Monday, August 07, 2006

Are you smart enough to write romance?

Anyone who publicly admits to writing romance novels can count on attracting a lot of strange looks and thinly-disguised insults. Tell people you're a hairdresser or a CPA and they'll smile and nod. Tell people you're a romance novelist and the conversation will come to a dead stop--for about five seconds. After that, perfectly nice people will quite often turn stupid and mean. They'll actually say things like, "Really? How can you write that garbage?"

No, I'm not kidding. And it's not just strangers who blurt those awful things; often, it's the romance novelist's own family and friends. When I began writing, nobody knew about it but my husband. When I finally told one of my best friends that I had written a romance novel and that the full manuscript was under consideration by a publisher, her immediate response was, "Oh, please don't tell me you wrote a Harlequin."

Well, yes, actually. I did. That manuscript was purchased by Steeple Hill Books, which is owned by Harlequin Enterprises.

It's amazing, really, because romance authors must be fairly intelligent and articulate individuals or they wouldn't be published. Yet they're continually painted as fools who dash off a new book every other week because, hey, any idiot could write that fluff.

Maybe some of you who have actually tried to entice a New York publisher to read your romance manuscripts would like to share with the class just how "easy" it is. Yes, I see a lot of hands, but I'll answer this one myself: Of the six manuscripts I have completed, the first was sold, and then the second, third and fourth were soundly rejected before I submitted and sold the fifth and sixth. Friends, this is not an easy gig. I know quite a few published romance authors, and while they all agree it's deeply satisfying work, I've yet to hear any of them suggest that writing romance novels and getting them published is a walk in the park.

The really odd thing is that we who are producing stories to entertain and delight others are constantly ridiculed for what we do. Sell chocolate ice cream, and everybody will love you. But for heaven's sake, don't write a romance novel unless you're prepared for some clown to slap a Kick Me sign on your back.

It is often suggested that such hecklers are simply jealous, but I believe the urge to ridicule those who write romance stems from something else entirely. Since romance is a genre enjoyed by millions, detractors assume the novels must be of substandard literary quality. How else would so many people be able to read and enjoy them? According to this reasoning, if you read Proust, you're an intellectual. But if you read Harlequin romances, you're a dowdy, donut-eating housewife with no intelligence and not a lick of ambition.

But that perception doesn't line up with the facts. According to Romance Writers of America's 2005 Market Research Study on Romance Readers, 42% of all romance readers are college graduates. 15% hold higher degrees or have done some postgraduate work. 7% hold associate degrees, and 17% have attended some college or a trade school. 11% of the survey respondents were not high school graduates, but because some of those people were still attending high school--the survey included ages 13 and up--that's not a very telling number. In fact, excluding teenagers from the study would push up the percentage of romance readers who are college graduates. So these figures are impressive, indeed, and more than adequately refute the charge that romance readers lack intelligence and ambition.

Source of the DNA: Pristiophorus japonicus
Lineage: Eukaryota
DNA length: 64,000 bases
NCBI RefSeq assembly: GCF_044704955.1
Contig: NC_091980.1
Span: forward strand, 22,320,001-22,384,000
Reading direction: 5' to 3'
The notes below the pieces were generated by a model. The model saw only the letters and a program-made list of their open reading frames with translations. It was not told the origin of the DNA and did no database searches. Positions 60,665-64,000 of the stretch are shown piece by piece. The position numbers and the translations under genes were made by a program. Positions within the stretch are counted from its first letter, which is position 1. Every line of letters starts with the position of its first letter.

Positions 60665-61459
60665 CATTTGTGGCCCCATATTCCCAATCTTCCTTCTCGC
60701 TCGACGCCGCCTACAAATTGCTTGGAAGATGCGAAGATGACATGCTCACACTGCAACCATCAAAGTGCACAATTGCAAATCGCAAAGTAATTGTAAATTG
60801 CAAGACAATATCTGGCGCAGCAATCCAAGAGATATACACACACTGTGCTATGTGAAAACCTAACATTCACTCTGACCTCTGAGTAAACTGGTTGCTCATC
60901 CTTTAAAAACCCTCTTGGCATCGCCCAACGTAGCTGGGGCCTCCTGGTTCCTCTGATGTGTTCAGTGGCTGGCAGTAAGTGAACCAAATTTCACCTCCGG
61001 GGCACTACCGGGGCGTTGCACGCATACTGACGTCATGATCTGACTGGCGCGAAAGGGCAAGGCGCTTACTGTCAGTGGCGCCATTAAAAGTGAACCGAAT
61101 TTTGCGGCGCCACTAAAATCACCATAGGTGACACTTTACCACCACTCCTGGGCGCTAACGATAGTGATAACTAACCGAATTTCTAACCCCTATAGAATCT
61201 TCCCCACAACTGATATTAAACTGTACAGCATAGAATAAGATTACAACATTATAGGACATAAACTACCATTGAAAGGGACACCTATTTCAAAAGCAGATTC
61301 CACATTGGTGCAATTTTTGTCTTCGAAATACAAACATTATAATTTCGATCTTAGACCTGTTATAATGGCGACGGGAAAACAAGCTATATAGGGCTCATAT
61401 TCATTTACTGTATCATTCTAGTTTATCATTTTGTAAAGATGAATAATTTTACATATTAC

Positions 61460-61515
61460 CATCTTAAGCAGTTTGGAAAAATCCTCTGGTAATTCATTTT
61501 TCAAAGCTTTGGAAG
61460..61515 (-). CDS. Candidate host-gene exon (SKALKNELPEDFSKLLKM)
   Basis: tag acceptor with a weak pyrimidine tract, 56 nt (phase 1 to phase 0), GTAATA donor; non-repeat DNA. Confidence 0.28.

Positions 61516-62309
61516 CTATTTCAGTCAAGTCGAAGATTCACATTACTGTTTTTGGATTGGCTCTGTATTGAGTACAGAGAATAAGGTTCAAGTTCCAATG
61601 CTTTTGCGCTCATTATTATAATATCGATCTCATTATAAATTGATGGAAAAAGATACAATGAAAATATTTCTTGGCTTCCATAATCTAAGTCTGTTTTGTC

In their quest to demonstrate their own intellectualism by shaming readers and writers of romance novels, the genre's detractors love to insist that every romance novel is exactly the same: Not just poorly written, but unimaginative and laughably predictable. That tired objection was summarily dismissed yesterday at Teach Me Tonight with this very apt analogy:

Football fans go to a game knowing their team and the rules of the game, and they know there are a limited number of final outcomes, but within those constraints, there are many possibilities which will determine whether they consider it a ‘good’ or a ‘bad’ game. Similarly, all genres have their conventions and it is these conventions and rules which distinguish one genre from another. Genres can then be subdivided into sub-genres, which again have their own rules/conventions. To someone who doesn’t read within the genre, these subtleties may be easy to miss, just as I would find it impossible to distinguish between a rugby league and a rugby union game, or between different types of red wine. The connoisseur, however, is very aware of the differences, not just between different wine-growing regions (romance sub-genres), but between vintages (authors) and individual good or bad years for that vintage (individual novels by a particular author).

Well said. The entire post is excellent, so be sure to click over and read the whole thing.

Romance novels don't suit everyone's taste. There are certainly genres that I have no interest in reading, so I can accept that some people simply don't care for romance. But I think we can safely conclude that those who go out of their way to ridicule readers and writers of romance novels just aren't all that--well, intelligent.

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K J Gillenwater said...

I think there are 2 reasons romance gets the shaft:

1) It's mainly a genre geared towards women. Men and women have very different ideas about what constitutes entertainment. Why do you think there are films designated as 'chick flicks'? Men lean more towards action adventure-type stuff, non-fiction, sci fi, thrillers, etc. (GENERALLY, not always...I like a good sci fi book myself) If men don't 'get' something, it is very easy to dismiss it as dumb or beneath interest.

2) The sheer volume of romance books sold and the demand for them means that there are more crummy romance books out there than any other genre of writing. I wish I knew the statistics, but doesn't romance have the lionshare of readership in the U.S.? I have read many poorly-written romances just because there are so many authors to choose from, so many 'types' of romance (from romantic suspense to historical romance to chick lit), that it is very easy to find a book that is not very well-written.

If there is a large appetite for something, the publishers will go overboard to sate it. Which means taking on mediocre books. It's all about supply and demand. And demand is high for romance.

Susan Rix said...

I agree that romance novels aren't to everybody's taste, but why do people who have never even read one, slate the genre?

Coming out of the closet and admitting to being a reader of romance, especially HMB, is hard enough at times, but to actually tell people that I also aspire to be published by them is proving to be even harder!! People sneer and snigger as if it's something anybody could do.

Now, I just laugh at them!

In my experiences the derogatory comments don't even come from men, but other women who believe themselves to be 'above' such reading.

While I agree with Kristin that there are (and always will be) some published romance books that are badly written, I have to say they're very hard to find in a Harlequin romance of any line.